One in eight men will be diagnosed with prostate cancer in their lifetimes, making it the most common cancer in American men aside from skin cancer. It’s also the second leading cause of cancer death in American men after lung cancer, though the survival rate is very high.
The disease is threatening enough, but there’s an added level of danger for Black Americans. Prostate cancer develops more often in African American men and in Caribbean men of African ancestry than in men of other ethnicities, and often when they’re younger, according to the American Cancer Society. African American men are over one and a half times more likely to get prostate cancer, and more than twice as likely to die from it.
“This particular issue of prostate cancer in Black men was particularly of interest to me and to others here at Johns Hopkins,” says Mohamad Allaf ’00, executive vice chairman of the Department of Urology. “If we can understand it, then we can help close the gap. But if we could study this in Black men, wouldn’t it apply to all men with aggressive prostate cancer as well? So from a scientific standpoint, there are multiple reasons why this is an interesting scientific question.”
With a gift of $5 million from the Fredrick D. and Karen G. Schaufeld Family Foundation, Allaf is the director of a new Brady Urological Institute program that takes a multipronged approach to reduce the impact of the disease. The Schaufeld Program for Prostate Cancer in Black Men, launched in July 2021, is a community-based program, advanced by the latest in Johns Hopkins scientific research and bolstered by a strong educational element, intended to attract students to the field who are drawn from the diverse populations they serve.
“This program will create a critical mass of scientists, educators and community leaders who are all thinking about this important problem, and hopefully can learn from each other,” says Tamara Lotan, professor of pathology and oncology and Schaufeld Program co-director, whose lab studies molecular biomarkers that signal genetic changes occurring in prostate tumors.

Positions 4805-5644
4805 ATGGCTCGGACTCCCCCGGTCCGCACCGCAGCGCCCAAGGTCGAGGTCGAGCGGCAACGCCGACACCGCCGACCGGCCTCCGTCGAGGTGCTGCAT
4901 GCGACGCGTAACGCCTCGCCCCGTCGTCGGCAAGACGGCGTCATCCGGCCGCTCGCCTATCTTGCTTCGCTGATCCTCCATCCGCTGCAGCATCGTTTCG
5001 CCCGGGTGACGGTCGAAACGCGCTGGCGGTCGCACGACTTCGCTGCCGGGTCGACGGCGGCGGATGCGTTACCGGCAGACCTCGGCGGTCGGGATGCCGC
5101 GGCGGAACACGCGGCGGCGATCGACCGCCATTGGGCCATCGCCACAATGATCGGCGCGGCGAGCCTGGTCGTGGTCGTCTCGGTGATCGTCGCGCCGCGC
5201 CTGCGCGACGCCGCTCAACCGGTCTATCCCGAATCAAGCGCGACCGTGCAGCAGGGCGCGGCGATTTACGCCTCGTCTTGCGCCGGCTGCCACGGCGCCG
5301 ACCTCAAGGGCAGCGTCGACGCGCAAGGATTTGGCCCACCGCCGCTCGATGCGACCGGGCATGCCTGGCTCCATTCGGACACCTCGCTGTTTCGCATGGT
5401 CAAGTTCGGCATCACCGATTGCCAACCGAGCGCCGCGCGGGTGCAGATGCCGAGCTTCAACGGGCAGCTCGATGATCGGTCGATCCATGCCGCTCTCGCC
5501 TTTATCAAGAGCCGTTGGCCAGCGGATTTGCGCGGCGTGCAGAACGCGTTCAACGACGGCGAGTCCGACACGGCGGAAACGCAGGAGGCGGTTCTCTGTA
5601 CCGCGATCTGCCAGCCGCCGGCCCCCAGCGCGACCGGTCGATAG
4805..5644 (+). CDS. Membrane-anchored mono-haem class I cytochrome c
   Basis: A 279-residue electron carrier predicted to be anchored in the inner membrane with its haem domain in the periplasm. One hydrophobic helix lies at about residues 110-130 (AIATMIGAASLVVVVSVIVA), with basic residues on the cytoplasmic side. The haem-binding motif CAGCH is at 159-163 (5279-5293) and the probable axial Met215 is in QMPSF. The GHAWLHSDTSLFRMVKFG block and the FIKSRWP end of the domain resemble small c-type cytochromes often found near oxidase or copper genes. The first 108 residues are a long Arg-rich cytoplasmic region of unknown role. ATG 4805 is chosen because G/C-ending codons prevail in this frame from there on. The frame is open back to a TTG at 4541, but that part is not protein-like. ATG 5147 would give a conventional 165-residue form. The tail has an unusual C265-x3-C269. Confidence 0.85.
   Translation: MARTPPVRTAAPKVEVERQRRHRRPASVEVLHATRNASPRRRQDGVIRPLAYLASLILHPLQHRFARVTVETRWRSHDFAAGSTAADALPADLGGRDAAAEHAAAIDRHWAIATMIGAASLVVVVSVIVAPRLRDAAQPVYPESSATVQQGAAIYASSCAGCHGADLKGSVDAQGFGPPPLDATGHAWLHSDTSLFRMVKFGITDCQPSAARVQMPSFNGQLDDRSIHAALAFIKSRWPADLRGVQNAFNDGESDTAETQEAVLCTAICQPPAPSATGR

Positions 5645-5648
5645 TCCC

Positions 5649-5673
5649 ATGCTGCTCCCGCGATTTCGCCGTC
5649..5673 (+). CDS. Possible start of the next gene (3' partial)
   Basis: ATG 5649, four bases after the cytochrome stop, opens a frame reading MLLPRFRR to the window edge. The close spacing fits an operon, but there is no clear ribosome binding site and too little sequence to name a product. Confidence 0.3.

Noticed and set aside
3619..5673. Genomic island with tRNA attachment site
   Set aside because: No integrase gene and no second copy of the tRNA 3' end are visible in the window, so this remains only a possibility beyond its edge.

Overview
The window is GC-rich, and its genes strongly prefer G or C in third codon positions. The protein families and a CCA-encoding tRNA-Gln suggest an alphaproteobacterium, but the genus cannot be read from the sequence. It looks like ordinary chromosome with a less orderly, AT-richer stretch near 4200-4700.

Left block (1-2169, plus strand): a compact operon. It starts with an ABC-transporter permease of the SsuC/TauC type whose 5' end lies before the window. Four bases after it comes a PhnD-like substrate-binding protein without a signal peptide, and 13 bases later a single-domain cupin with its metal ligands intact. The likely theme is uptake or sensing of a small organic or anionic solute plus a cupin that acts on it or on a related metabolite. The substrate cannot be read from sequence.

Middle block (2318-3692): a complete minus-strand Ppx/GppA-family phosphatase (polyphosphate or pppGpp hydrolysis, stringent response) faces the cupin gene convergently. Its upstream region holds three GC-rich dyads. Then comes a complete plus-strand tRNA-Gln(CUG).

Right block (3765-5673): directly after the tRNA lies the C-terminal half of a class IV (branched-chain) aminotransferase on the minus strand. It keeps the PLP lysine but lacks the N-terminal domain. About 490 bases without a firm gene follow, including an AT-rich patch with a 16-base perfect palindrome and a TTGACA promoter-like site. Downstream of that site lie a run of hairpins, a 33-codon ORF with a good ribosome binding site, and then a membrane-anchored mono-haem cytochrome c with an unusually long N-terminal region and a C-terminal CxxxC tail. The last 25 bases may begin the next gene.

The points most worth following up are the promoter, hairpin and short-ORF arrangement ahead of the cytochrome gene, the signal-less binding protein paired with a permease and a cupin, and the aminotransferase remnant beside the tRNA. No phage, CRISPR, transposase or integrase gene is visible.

“We have the opportunity to catalyze a lot of work that’s already being done here, to really take it to another level and make it a self-sustaining and unified program.”
Along with the biological and genetic underpinnings of prostate cancer, the program aims to address wide-ranging issues like eliminating barriers to care in underserved communities, empowering patients to determine their treatment and providing education on healthy lifestyle measures to prevent cancer.
“It’s important that we get people the right care and usher them through the process without limitations of insurance and all the other barriers that potentially exist — scheduling issues, transportation,” Allaf says. “We want this to be a seamless program that takes care of all these barriers. And if in the process, we could help reduce the barriers permanently by partnering with our community leaders, politicians and others, I think that would be wonderful.”
Ultimately, the goal is for the program’s influence to spread beyond Baltimore and Washington, D.C., but community focus and participation will remain key components of its approach.“I personally will be contributing and partnering with our local community in Baltimore City — specifically the neighborhoods around our hospital in our own backyard,” Allaf says. “I feel that there’s so much work that we’ve done at Hopkins in our community, but there is also so much more we can do to continue and renew a relationship with the community that is positive and everlasting. And that, to me, is one of the most exciting opportunities.”